Member Since: 28th Sep 2010
10th Dec 2019
Really interesting article. It is fascinating to find out what the big contractor accountancy firms are doing to avoid being the next Thomas Cook or Toys R Us. I think Crunch diversifying into sole traders (Crunch One) and small businesses (Crunch Three) is an admission and is in response to the IR35/off payroll changes (as already mentioned in the article). Crunch could easily lose 20% - 30% of it client base by the end of 2020. It looks like Crunch is getting ready to replace this loss of income with other revenue streams. I guess if you don't evolve you die, just ask Kodak and Blockbusters. Thanks for reporting the evolution in this sector, John.
10th Dec 2019
Great article / series. This is a question I have often wondered, i.e. what makes someone give up the safety of being an employee for all the risk of being self-employed. It kind of makes sense that it takes big life events (e.g. children, redundancy, ill health, etc) to give people the reason/opportunity/excuse to go self-employed. Class of 2019 seem very brave, especially as they all appear to have partners, children, etc. Would be good to read further articles on advertising & growing & cash flow, dealing with the loneliest of working from home & work/life balance, set backs and going back to employment, taking on first employees and moving into offices, effects of Brexit & IR35, etc.
7th Nov 2019
I think the uber drivers were workers rather than employees?
To be honest, I think the last thing that end clients and recruitment agencies and the rest of the supply chain care about is the employee/people accounting standard given everything that is going on, e.g. Brexit, off payroll, offshoring of jobs, etc.
7th Nov 2019
After working in this industry for 10 years now the best 2 websites I have found in my personal experience are contractor uk and contractor calculator- they have all the standard compliance stuff plus all the breaking news too.
30th Oct 2019
I don't think many end clients will engage limited company contractors as inside IR35. I believe end clients will hire contractors as individuals via a PAYE umbrella or via agency PAYE.
Any end client's engaging with PSC's on an inside of IR35 basis is just asking for employment tribunal trouble.
26th Oct 2019
Must be nice to have these types of problem!
10th Oct 2019
To be honest, in many contractor accountancy firms the client ratio is around 1 accountant to 200 contractor clients. If say 100k (i.e. 20%) clients close then 500 senior/semi-senior accountants will lose their jobs. In addition, these senior / semi-senior accountants are normally supported by junior accountants and therefore another 500 jobs will go there too. So, theoretically, a 1,000 accountancy jobs will be lost by the end of next year. That is a lot of unemployed accountants.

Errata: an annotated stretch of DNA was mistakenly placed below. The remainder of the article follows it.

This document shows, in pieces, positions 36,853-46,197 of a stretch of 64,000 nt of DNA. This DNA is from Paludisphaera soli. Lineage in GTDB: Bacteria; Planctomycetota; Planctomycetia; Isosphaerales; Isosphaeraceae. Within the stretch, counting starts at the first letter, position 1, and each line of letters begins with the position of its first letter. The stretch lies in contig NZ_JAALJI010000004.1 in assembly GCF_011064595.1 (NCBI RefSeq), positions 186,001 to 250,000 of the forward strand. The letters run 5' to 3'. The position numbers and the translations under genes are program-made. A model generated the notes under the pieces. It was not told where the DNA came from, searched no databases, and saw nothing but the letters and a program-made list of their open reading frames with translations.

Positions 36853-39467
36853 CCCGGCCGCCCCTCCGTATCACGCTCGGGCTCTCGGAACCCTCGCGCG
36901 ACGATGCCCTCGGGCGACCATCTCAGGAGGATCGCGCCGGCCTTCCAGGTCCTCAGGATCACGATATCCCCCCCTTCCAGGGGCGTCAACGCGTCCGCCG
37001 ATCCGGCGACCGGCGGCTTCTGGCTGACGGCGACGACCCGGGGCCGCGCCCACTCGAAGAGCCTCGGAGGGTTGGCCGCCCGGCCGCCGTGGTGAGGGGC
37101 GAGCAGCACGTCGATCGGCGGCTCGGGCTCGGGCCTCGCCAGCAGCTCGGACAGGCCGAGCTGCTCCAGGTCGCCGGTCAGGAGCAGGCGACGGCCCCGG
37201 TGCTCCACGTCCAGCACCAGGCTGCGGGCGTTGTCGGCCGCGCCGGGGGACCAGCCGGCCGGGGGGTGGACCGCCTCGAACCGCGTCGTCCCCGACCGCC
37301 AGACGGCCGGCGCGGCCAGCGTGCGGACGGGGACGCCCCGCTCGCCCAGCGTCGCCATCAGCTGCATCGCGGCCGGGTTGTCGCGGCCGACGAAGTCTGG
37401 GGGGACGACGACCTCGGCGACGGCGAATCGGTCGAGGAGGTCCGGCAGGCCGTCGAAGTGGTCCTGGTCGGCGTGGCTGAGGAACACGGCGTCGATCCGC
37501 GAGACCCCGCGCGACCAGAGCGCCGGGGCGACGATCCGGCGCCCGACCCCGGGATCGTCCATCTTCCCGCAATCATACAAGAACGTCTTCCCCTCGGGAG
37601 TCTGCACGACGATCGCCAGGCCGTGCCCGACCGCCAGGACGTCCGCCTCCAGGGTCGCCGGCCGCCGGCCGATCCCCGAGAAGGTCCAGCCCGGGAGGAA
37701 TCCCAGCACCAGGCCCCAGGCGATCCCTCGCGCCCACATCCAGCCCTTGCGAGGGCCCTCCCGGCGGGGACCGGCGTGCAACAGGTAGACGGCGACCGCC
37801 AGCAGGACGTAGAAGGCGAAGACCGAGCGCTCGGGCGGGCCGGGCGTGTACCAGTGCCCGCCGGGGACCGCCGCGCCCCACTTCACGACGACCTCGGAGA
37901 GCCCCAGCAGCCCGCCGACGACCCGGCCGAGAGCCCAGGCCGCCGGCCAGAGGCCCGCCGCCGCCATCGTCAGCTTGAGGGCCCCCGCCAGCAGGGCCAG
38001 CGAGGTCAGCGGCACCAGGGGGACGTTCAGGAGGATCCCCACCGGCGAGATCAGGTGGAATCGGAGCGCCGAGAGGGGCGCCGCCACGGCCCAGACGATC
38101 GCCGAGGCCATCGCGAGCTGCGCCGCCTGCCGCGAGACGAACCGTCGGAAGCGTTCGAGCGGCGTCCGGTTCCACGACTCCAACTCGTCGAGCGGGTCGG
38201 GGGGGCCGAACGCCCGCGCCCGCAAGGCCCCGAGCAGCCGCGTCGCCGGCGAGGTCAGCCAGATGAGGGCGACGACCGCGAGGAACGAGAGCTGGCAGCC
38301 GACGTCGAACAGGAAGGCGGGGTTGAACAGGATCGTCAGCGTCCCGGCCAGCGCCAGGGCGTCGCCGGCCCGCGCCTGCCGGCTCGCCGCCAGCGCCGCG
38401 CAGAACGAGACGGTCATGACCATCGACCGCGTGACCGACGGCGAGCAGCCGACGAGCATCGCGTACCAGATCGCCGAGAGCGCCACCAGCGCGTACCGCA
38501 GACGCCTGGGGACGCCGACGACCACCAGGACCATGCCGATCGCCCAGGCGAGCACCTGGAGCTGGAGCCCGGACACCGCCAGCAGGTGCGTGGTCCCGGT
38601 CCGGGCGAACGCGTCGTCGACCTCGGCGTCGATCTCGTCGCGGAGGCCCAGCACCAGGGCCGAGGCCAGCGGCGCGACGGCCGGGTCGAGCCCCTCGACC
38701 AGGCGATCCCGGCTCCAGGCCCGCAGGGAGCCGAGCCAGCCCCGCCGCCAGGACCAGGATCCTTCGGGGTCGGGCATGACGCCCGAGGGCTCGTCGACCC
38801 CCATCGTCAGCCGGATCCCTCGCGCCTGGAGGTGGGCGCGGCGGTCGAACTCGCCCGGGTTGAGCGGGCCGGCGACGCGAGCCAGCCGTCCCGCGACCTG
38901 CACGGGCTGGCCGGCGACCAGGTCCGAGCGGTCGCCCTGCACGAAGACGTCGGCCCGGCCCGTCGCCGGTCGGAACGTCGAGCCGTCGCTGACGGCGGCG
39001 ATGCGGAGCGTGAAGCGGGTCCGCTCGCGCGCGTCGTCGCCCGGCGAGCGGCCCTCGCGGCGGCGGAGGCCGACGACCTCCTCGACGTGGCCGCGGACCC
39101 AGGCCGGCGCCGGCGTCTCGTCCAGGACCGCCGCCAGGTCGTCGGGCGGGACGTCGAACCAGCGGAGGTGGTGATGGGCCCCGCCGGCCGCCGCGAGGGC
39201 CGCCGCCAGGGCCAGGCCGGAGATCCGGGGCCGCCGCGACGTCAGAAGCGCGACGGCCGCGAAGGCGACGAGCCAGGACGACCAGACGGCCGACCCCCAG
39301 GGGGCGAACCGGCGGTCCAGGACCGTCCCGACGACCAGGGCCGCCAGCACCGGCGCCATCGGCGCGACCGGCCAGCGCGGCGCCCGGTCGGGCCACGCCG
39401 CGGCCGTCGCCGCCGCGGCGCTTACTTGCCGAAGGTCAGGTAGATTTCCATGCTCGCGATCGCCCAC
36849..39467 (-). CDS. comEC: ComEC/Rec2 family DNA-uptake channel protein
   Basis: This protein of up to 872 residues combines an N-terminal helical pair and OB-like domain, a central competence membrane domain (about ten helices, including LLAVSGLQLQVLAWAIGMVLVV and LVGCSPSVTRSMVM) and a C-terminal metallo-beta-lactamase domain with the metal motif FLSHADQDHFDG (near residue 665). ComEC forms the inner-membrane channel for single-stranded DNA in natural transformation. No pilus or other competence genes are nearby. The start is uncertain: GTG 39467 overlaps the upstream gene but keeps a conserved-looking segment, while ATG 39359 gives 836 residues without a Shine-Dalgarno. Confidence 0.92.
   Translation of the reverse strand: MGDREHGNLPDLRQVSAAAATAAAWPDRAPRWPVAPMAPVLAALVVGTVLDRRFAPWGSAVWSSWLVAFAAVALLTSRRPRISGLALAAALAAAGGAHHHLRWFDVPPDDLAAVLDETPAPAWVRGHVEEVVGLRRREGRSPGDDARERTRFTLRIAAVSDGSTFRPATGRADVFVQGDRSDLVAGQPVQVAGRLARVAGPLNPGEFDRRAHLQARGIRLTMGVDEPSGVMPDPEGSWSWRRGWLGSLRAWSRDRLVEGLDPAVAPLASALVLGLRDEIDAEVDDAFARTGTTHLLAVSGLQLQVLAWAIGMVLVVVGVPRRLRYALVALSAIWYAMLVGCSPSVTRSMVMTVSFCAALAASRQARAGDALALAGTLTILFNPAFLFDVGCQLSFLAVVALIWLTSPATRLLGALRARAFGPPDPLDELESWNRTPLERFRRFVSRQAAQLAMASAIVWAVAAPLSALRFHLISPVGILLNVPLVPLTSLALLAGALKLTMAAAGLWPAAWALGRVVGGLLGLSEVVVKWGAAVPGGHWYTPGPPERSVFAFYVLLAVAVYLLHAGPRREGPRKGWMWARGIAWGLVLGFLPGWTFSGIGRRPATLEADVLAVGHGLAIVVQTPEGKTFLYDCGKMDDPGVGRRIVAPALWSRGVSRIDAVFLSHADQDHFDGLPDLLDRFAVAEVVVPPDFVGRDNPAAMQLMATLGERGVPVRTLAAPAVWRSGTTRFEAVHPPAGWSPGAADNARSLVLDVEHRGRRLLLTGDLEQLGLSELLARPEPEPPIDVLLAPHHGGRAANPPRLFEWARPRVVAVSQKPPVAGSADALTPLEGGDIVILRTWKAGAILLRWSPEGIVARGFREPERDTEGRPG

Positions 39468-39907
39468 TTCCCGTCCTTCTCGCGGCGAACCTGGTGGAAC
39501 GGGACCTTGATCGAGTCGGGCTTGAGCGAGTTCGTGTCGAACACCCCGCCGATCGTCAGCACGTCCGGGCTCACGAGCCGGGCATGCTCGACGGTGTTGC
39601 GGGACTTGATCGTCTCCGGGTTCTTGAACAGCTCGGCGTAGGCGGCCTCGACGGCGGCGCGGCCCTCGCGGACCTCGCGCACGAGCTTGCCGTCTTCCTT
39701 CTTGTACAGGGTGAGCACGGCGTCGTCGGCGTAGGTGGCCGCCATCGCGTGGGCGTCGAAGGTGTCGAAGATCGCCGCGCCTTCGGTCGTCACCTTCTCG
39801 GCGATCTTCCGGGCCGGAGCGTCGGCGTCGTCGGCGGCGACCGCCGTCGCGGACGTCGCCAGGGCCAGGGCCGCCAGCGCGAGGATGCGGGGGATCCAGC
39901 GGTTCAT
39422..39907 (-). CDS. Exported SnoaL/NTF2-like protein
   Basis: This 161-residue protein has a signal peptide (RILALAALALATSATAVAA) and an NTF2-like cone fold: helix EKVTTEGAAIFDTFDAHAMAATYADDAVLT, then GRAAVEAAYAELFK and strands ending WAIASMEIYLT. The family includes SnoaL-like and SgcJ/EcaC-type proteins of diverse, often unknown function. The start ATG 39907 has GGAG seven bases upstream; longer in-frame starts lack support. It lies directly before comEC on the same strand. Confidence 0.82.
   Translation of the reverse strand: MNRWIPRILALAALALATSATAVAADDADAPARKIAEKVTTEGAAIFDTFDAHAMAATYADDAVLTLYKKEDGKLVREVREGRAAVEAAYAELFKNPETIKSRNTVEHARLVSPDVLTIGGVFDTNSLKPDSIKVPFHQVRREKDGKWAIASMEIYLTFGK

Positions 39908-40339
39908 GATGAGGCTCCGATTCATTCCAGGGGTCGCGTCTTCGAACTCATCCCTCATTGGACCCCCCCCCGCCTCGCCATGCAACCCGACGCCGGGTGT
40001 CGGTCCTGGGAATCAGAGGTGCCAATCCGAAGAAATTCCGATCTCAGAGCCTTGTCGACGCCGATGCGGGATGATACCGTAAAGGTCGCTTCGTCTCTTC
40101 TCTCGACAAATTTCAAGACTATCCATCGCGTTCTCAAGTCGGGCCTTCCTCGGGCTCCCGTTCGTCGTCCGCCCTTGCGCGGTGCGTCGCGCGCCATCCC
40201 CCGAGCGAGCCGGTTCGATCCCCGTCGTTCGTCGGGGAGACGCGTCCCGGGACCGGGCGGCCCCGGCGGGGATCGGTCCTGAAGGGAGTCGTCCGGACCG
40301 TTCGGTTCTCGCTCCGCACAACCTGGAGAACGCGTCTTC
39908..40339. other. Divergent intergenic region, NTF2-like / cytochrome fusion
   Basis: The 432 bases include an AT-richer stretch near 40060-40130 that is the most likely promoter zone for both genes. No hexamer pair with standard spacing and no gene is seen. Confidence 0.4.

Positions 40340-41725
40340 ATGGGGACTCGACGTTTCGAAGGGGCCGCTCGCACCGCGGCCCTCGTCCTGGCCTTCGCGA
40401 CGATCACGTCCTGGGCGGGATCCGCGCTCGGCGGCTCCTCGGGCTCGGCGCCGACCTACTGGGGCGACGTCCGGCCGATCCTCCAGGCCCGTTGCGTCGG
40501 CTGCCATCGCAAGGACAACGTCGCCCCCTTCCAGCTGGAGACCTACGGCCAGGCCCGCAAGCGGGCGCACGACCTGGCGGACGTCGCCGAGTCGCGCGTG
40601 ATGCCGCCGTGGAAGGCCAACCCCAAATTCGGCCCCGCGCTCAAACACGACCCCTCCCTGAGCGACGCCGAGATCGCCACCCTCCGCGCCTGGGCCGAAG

9th Oct 2019
Can you imagine if these huge contractor accountancy firms lost 75% of their client base. For sure they would go bankrupt and for sure there would be a lot if unemployed accountants.
I reckon at least 20% of contractors will be lost. This could easily increase to 30%. A 75% closure rate would be an absolute disaster for the industry. Especially for firms like Clearsky, Brooksons and JSA who own around another 20 contractor accountancy firms. I can't believe these firms are purchasing other contractor firms (unless they are getting a really good price).
9th Oct 2019
There has been a enormous number of contractor accountancy firms selling up to the likes of Clearsky (backed by Optionis), JSA (backed by universal partners) and Brooksons (backed by The Riverside Company) in the last 5 years. These 3 super contractor firms (backed by private equity partners) alone own at least another 20 contractor accountancy firms because these 20 contractor accountancy firms (including SJD) have cashed out knowing that their business value is diminishing fast. These 3 private equity backed super-contractor accountancy firms (clearsky, brooksons and jsa) all appear to be racing with each other to see who will get an IPO so that the private equity companies get their investment back. I fear that these private equity companies are going to lose a lot of money because they have valued these contractor firms pre-off payroll rules! A financial disaster waiting to happen in my opinion.
9th Oct 2019
Why would the HR directors care if the contractor gets investigated retrospectively? If the contractor gets investigated retrospectively then its the contractor's problem not the employer's problem.
Many of the banks are looking to employ contractors via PAYE once they get them to stop using their Ltd companies in February 2020.
You can't blame the banks for wanting to avoid having to do thousands of individual status determinations every 6 months, having to deal with thousands of appeals, employment tribunals, etc. Its a waste of their time and money. The banks will also save on VAT by employing the contractors via PAYE (as currently the banks have to pay VAT that the contractors charge via their ltd companies).